I know so well that this is all there is
or the tyranny of the infinite knowledge graph and specialisation.
Let’s say you want to draw a knowledge graph (note: not the Google Knowledge Graph but something like it but in your brain). You want to put one together for tomatoes, I love tomatoes.
You might start with some basic truths (facts or attribute|value combos).
- Have the colour Red
- Have the types Cherry Tomato or Normal Tomato
- Grow on vines
- Are put in salads
We can draw that in a graph (not a numbers graph but a node/entity graph) below.
From the perspective of a general tomato consumer here in Australia, these are essentially truths. However, it does not take long before these truths breakdown as you dig deeper into the detail, even as an avid tomato fan I know that the first truth is incorrect, you may even go as far as saying it is a lie.
While most people would be happy to admit that tomatoes are not ‘always’ red, they may not always know that some can be purple, green, yellow and all are ripe! (depending on the type). That brings us to type, again we see the world initially with a few discrete types, but as you dig deeper and start purchasing tomatoes (not just consuming them), you understand that the choice depends on the season, location and budget you have to spend.
We can go deeper into each of our initial facts and our truths (which are really generalisations masked as truths) break down fast. Some tomatoes grow on trees , if you step outside of western culture you will see that tomatoes are not treated as a salad element but as a fruit in the same way one would eat an orange.
One way to look at this is generalisation, however I see this as a function of the knowledge graph, the closer you get to the core element of the knowledge graph the less nodes can connect and hence truths must be compresses.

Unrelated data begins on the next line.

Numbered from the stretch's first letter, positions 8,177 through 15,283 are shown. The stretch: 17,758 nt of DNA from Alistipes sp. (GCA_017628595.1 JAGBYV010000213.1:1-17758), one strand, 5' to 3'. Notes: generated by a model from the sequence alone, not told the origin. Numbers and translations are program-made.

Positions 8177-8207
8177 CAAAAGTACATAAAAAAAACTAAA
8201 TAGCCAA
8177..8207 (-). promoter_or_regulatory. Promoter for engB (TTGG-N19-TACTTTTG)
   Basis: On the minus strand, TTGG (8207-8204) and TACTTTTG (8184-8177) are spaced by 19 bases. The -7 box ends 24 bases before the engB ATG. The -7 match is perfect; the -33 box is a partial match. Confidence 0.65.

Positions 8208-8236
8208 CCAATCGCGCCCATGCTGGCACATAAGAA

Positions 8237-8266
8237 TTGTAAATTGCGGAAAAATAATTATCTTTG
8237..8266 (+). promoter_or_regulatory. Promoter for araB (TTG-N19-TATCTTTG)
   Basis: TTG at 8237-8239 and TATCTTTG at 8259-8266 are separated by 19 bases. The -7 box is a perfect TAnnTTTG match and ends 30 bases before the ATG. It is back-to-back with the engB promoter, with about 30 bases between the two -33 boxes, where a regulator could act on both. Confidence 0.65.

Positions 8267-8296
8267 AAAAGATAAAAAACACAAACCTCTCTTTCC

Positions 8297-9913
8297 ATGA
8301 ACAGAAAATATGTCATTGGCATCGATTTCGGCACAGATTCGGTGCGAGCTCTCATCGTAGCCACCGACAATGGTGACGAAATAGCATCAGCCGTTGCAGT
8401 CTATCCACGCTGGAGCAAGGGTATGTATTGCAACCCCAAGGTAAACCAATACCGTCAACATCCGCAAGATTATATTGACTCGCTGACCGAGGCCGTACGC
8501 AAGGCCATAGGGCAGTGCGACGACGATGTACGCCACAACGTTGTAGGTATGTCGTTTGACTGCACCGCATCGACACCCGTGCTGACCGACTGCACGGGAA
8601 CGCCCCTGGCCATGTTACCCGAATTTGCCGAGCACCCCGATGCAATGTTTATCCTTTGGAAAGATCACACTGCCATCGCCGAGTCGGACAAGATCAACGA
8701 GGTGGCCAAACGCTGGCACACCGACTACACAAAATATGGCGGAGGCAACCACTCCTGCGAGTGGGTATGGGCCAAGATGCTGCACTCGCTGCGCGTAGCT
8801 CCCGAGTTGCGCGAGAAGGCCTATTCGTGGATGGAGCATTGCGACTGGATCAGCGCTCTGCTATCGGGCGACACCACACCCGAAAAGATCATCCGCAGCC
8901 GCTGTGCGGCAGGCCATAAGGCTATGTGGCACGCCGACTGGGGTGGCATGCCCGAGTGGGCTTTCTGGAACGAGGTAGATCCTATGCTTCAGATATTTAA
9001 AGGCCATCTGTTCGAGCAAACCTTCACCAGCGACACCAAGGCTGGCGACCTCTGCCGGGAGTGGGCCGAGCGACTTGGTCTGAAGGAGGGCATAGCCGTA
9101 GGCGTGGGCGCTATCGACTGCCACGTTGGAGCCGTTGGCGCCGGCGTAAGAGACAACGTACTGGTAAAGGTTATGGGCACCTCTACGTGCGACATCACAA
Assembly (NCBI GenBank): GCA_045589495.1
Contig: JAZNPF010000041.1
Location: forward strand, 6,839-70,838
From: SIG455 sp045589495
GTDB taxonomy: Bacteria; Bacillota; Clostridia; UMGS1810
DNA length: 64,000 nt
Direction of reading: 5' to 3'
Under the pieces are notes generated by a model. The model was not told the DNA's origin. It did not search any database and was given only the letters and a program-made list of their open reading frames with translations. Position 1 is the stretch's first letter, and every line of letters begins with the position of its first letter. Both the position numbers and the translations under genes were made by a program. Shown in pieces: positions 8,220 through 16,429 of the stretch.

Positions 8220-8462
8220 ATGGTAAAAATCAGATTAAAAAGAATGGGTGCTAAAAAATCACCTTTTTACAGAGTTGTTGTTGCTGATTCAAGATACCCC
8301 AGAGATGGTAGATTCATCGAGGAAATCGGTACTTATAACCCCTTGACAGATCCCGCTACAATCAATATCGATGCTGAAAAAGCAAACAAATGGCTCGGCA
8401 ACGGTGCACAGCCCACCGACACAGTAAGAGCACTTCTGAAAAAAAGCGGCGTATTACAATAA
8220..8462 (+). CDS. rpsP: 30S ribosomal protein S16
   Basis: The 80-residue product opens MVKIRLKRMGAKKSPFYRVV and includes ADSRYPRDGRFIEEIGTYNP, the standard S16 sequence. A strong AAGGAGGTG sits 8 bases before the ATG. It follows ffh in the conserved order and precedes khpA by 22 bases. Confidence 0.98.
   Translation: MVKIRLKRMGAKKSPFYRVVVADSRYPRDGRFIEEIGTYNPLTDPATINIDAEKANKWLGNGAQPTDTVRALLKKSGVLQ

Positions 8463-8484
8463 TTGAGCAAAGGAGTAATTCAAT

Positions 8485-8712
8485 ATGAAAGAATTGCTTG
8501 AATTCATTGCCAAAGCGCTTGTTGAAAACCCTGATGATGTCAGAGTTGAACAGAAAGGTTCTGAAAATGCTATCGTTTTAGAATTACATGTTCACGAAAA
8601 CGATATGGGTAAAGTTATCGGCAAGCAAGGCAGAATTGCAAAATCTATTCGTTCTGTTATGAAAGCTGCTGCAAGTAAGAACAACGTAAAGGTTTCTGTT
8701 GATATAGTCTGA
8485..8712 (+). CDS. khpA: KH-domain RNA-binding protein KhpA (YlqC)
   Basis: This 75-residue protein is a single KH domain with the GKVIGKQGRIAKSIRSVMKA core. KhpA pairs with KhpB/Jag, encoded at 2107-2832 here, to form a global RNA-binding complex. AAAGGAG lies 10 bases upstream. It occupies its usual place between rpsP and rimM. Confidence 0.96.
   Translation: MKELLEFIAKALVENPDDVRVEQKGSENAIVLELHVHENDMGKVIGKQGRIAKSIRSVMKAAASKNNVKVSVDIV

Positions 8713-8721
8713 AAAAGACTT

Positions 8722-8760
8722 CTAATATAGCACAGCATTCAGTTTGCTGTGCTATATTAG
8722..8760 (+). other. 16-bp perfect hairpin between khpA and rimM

As we go further into the knowledge tree of any area the somewhat confronting reality is that there is no end, and the truths at each level of knowledge continue to get broken down at the next.
To extend the tomato anecdote;
- If I want to start growing tomatoes at home, the types make much more difference, there are seasons, climate and soil/water issues to consider.
- If I ran a farm of tomatoes, this gets even more complex as I have to consider what can grow at scale, what market demand there is and again the types of vines/trees they grow on make a massive difference at scale.
- I could go even further and start a business to breed a custom type of tomato, this takes into consideration all the various breeds that are common, uncommon and even historic, what market there is in the farmers willing to grow and how to potentially tweak all the details that make up the truth of a tomato.
I think these levels loosely follow the path;
- Small scale producer
- Large scale producer
- Producer for producer
Each level obviously has multiple levels between, but we are only looking at a first round knowledge graph of how knowledge graphs could work :)
To streamline our levels we could look at a two axis matrix;
- Consumer — Creator
- Simple — Complex
At any point in the axis the truths appear to be set, but from the perspective of any other point, these are either complete unknowns (ie. The onlooker does not know what the Producers know) or un-truths of some scale (ie. the Connoisseur’s truths about a product make the Onlooker’s truths seem false).
Where Does this Leave Us?
Having a perspective that the truths in our place in the knowledge graph may be untruths at other points gives us the ability to be ok with being wrong and not knowing all things about all things. It also gives us the ability to empathise with others when they are working on a task that is much deeper in the knowledge graph than we work in day to day.
We can sum this up with simply ‘you don’t know what you don’t know’, it is equally empowering as it is sobering.
As we have an economy built around specialisation — where there is strength in each company and each individual doing a smaller set of things increasingly well — we must live with the reality that what we think we know at some point down the line is not considered truth.